A Balancing Act

Olympic sailing and campaigning is grueling and time consuming, which is why it becomes an athlete’s full-time job. Throw that in with attaining a college degree and you have Junior 49er sailors. Will Jones and Evan DePaul recently took home gold at 2017 49er Junior World Championships in Kingston, Ontario while Jones is completing a degree in mechanical engineering and DePaul has two years left towards his degree in Fitness and Health Promotion. If this is not enough, Jones also competes on the Queen’s University sailing team, taking the title “student-athlete” and time management to a new level.

Jones is attending Queen’s and DePaul is a student at St. Lawrence College, both of which are located in Kingston, Ontario. Going to school in the same city conveniently allows for training sessions throughout the fall, while course loads are still light and temperatures are not too low. “School takes up so much time of the year, so we try to take advantage as much as possible of the free time we are given.” Finding time to train on the weekends is not quite enough, so last year they devoted their three-week Christmas break to training in Miami. With school taking priority, they wait until spring approaches to launch into full time training and local competitions.

“Balancing school and sailing has been really tough, especially in the past couple years since we decided to go full-on into campaigning.” But lucky for Jones, he claims his teachers are understanding of varsity student-athlete demands and fortunately are flexible with deadline extensions. In college sailing there are frequent team racing and match racing regattas, but Jones says he primarily sails fleet racing in 420s, which in the end is beneficial for developing tactics for 49er regattas. “University sailing is generally raced on short courses with very little speed differences between boats. We haven’t had a ton of experience in the international fleet, but I think the biggest connection to 49er sailing is the importance of minimizing the simple mistakes around the course. Hitting the lay lines really well, setting yourself up to be in the right spot on the next leg and avoiding being slowed down by interactions with other boats. Although, I think in 49er sailing you realize a lot quicker when you’ve made a mistake and when you do, they are a lot more punishing.”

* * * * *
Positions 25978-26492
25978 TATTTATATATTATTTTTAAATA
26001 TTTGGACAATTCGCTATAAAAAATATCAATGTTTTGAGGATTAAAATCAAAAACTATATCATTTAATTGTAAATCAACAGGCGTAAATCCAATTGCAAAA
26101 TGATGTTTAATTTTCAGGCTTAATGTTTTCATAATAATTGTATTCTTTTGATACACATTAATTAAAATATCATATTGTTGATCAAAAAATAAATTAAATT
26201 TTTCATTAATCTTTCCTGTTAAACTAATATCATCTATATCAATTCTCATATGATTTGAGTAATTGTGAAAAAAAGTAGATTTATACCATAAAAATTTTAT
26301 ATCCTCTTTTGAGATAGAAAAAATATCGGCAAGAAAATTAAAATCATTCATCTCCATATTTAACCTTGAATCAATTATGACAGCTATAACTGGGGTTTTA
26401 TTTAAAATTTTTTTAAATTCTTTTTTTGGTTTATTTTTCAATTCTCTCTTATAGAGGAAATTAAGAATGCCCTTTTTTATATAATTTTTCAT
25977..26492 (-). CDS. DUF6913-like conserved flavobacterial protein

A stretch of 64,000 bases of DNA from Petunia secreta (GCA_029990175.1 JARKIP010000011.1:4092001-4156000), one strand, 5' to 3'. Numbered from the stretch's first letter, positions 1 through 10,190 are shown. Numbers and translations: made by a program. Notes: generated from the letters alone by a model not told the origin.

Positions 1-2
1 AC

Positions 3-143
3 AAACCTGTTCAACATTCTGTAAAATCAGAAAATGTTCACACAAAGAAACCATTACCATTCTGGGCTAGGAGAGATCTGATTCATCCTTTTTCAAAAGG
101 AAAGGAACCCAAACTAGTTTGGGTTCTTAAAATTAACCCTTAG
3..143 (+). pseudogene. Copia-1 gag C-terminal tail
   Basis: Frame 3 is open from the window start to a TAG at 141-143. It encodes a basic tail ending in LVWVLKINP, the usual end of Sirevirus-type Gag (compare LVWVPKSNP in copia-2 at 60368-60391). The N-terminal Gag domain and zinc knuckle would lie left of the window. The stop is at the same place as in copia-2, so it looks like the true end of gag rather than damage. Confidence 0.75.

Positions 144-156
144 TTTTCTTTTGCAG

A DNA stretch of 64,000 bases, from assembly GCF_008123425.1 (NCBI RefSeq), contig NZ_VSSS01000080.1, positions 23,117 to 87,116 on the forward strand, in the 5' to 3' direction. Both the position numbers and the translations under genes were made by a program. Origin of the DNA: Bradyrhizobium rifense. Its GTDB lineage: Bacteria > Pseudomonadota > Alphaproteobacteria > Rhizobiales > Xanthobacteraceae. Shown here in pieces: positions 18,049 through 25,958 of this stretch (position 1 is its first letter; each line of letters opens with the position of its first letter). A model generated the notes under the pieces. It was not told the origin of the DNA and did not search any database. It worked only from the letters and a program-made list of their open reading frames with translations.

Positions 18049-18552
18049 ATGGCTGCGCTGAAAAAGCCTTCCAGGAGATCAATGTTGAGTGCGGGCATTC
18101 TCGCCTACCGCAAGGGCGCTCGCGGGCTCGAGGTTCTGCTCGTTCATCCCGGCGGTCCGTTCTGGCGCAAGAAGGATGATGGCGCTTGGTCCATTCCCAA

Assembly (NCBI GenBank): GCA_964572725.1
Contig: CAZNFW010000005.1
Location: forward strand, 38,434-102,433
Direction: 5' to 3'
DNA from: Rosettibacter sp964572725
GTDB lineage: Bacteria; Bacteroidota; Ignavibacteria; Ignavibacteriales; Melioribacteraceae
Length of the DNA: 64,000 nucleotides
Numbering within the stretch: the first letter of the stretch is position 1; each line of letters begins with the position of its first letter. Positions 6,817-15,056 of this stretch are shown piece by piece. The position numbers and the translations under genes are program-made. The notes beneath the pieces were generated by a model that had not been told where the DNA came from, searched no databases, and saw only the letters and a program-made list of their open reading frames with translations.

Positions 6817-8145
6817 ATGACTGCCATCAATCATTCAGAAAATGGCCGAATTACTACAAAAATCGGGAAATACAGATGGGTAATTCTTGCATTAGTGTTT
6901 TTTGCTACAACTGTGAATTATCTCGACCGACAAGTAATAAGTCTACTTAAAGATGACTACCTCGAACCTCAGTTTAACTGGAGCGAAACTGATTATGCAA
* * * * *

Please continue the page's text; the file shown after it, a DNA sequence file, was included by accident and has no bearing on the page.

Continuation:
As for the ladies, Ragna and Maia Agerup won gold in the 49erFX fleet at Junior Worlds. These Norwegian twin sisters have actually moved to the United States to attend University and develop their sailing through college racing as well. Ragna finished her freshman year at Connecticut College and is transferring to Brown University in the fall to study Computer Science, and Maia will be transferring from Roger Williams to Boston University studying Business. With both schools in the Northeast, they not only meet up to train in the 49erFX on the weekends, but also sail against each other (both skippering) in college regattas for some sister competition!

Like Jones and DePaul, the Agerup sisters keep school as a priority, but spend their holidays training, their weekends competing in college sailing, and their free weekends training for Olympic sailing. But this is a lifestyle they have grown accustomed to, balancing sailing and studies. It is also a learning experience spending so much time racing dinghies! “They are very different to the 49er because they are slower. This gives more time to think and discuss tactics and moves. We do feel like we are still improving our sailing skills because it is so much tactics and other things to think about when you are sailing boats that go slower,” Maia explains.

All four of these Junior World champions have much left to learn in the classroom and on the water before completing degrees or qualifying for Tokyo. Until then, Maia says, “Next up for us would be to continue what we are doing, with college, college sailing, and our 49erFX campaign and take one year at a time. We will see if we are able to keep up with the other teams that are campaigning full time, but we are dedicated to spend all our holidays and spare time on training and participating in as many international regattas as possible…The Jr. Worlds was definitely a nice way for us to begin our summer.”